Despite Apple’s lead in the tablet market taking its first serious dent in Q3, the iPad’s dominance of the tablet market will continue for the next five years, according to Strategy Analytics. The launch of the iPad mini and “continued dominance” of the iPad will ensure Apple’s iTunes App Store remains the “premier destination” for tablet downloads through to 2017, the analyst predicts.
In its Mobile Apps Download Forecast: 2008 – 2017 report, Strategy Analytics forecasts a total of more than 350 billion smartphone and tablet app downloads between 2008 and 2017. The analyst predicts the Google Play store will account for more than 45 percent of phone-related downloads in 2017, while Apple’s iTunes Store will account for 56 percent of tablet downloads in five years’ time.
Over the 2008 to 2017 time-period Strategy Analytics says paid downloads will generate more than $57 billion globally. However it expects the paid app market to be declining by 2017 as it forecasts free apps will represent more than 91 percent of all downloads by then.
“Paid downloads remain an essential component of the app ecosystem,” noted Josh Martin, Director of Apps Research at Strategy Analytics, in a statement. “Paid downloads will remain an important way for smaller developers to monetize their efforts. For developers committed to paid downloads transitioning to tablets may be the smartest way to preserve the business model over the long term.”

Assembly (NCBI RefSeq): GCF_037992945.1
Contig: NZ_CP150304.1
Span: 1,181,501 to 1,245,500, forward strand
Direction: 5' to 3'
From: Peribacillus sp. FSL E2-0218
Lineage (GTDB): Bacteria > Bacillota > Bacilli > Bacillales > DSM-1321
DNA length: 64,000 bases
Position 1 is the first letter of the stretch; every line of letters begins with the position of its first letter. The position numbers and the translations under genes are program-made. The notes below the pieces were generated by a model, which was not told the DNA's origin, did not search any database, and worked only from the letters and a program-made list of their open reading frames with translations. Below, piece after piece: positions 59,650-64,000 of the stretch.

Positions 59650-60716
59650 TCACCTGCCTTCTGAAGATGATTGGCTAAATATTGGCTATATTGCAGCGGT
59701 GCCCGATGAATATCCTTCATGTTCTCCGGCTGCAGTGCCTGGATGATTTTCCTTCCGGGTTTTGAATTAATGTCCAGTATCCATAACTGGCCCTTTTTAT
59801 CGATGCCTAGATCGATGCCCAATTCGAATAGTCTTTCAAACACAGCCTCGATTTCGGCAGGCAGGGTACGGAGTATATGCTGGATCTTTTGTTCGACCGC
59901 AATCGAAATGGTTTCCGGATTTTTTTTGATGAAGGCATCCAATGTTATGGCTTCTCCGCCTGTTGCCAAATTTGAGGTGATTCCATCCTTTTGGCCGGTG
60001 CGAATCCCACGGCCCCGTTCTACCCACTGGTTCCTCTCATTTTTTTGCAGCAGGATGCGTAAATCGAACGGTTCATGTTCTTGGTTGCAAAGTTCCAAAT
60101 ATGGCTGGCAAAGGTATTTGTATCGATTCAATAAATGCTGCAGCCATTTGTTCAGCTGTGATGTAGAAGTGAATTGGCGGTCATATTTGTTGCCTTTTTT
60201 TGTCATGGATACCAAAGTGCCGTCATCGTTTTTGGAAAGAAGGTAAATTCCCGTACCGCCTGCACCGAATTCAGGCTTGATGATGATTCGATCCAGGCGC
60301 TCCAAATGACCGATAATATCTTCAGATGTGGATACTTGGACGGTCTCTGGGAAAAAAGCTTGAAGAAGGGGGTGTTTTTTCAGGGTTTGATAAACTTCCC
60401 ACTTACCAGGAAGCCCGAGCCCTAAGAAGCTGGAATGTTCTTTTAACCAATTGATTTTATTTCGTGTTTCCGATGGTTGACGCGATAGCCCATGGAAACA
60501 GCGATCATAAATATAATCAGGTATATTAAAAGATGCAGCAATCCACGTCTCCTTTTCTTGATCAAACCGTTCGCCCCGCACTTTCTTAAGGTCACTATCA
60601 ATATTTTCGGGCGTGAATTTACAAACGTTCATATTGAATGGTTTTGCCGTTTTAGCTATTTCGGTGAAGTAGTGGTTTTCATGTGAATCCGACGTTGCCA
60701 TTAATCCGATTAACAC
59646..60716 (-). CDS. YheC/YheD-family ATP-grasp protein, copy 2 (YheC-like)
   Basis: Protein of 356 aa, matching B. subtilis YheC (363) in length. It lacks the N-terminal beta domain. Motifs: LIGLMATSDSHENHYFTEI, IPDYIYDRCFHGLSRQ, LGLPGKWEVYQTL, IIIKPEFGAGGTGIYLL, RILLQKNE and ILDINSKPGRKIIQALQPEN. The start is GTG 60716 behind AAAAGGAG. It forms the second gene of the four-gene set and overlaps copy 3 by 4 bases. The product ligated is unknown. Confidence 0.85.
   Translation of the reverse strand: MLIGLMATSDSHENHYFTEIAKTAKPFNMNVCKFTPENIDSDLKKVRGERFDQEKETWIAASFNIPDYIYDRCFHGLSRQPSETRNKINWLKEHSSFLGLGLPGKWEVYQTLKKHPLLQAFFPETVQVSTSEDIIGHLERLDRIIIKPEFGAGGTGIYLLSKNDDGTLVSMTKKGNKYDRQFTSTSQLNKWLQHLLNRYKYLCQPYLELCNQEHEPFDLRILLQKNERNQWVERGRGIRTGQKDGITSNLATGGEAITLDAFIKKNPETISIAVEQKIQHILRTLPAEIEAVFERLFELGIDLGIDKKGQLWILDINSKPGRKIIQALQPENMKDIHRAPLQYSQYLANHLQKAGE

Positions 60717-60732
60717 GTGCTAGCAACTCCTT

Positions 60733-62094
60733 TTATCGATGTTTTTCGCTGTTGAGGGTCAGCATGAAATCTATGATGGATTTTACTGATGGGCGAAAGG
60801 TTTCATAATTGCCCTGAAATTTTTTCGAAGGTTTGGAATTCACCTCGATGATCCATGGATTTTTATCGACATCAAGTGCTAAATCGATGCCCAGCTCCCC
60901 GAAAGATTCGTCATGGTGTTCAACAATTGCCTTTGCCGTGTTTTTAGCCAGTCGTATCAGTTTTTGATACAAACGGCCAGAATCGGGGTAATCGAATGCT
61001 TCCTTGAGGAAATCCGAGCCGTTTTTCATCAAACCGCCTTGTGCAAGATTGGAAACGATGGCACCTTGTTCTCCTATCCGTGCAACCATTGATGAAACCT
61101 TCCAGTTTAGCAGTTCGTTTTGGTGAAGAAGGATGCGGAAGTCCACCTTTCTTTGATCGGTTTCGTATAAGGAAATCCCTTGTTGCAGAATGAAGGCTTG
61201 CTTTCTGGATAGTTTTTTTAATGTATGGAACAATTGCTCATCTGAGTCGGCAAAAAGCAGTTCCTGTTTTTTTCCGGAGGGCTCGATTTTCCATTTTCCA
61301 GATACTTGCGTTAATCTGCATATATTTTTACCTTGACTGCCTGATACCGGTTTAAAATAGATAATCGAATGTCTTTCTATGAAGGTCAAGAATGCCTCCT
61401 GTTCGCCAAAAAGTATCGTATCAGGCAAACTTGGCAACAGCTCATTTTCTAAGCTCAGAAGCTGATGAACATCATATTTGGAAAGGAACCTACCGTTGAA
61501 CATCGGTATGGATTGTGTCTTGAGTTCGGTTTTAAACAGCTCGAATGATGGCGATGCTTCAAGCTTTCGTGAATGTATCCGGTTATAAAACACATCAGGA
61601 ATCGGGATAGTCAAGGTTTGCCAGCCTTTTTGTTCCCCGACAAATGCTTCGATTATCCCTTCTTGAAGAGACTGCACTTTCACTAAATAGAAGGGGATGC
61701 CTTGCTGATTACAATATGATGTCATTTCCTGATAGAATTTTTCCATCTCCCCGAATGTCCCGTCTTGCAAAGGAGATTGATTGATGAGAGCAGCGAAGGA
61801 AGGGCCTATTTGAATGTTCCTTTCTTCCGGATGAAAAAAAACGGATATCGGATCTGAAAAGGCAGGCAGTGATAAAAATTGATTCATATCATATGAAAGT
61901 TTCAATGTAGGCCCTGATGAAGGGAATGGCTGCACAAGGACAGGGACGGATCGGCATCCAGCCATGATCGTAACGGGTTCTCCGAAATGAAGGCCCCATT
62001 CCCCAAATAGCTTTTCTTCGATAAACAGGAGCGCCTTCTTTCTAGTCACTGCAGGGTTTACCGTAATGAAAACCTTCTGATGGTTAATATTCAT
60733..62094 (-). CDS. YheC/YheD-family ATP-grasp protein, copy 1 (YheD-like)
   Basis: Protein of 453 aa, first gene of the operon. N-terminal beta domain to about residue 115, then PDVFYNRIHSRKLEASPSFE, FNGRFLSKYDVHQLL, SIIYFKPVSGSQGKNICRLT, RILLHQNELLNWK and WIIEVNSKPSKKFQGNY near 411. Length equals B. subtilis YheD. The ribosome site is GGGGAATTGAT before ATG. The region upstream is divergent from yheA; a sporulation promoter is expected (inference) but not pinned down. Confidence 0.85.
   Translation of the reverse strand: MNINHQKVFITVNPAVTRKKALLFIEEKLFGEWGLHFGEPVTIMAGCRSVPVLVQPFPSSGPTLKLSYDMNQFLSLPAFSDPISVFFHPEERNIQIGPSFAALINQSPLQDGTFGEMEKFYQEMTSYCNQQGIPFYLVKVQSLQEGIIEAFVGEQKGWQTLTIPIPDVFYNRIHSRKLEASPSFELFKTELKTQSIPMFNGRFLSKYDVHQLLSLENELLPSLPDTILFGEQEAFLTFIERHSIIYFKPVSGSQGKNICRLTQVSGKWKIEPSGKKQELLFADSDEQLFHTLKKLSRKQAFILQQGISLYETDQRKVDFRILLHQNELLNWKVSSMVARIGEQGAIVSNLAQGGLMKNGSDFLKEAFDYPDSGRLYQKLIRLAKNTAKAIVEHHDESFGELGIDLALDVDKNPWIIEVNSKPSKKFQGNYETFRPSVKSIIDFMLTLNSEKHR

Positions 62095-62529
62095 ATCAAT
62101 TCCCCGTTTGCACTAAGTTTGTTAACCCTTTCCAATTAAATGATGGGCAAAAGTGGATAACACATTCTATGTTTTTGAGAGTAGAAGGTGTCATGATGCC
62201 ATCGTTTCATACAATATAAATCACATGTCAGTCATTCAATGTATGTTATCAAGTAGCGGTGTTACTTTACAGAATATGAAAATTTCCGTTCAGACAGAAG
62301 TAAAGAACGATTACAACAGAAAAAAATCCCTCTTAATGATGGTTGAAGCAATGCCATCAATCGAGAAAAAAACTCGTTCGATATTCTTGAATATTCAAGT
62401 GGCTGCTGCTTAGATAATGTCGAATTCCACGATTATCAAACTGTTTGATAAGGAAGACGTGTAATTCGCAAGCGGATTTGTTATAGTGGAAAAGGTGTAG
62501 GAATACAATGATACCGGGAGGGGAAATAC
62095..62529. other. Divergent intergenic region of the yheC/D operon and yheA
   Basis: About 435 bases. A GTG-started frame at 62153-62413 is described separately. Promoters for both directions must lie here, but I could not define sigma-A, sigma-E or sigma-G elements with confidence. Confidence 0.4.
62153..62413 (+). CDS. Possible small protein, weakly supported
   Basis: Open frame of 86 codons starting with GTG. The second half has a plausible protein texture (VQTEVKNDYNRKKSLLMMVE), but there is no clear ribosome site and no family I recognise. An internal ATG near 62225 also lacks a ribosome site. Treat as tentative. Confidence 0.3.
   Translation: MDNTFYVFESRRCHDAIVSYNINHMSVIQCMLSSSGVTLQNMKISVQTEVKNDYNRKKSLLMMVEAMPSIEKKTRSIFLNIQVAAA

The analyst believes that the average selling price of all downloads will drop to just 8 cents for smartphone apps by 2017, as the proportion of free app downloads continues to grow. This revenue decline, coupled with an expected increase in app store maintenance costs — owing to the requirement for more app approval personnel, higher marketing costs etc — could force app stores to “consider new revenue streams or higher revenue splits”, says the analyst.
“App Stores will also see a revenue crunch as more revenue is earned from advertising – revenue generated outside the bounds of the app store – and will need to prepare,” Martin added. “Newer platforms such as Windows 8, BlackBerry 10, Tizen and Firefox are building their operating systems and storefronts with this knowledge which should go a long way to making them attractive to developers and end users.”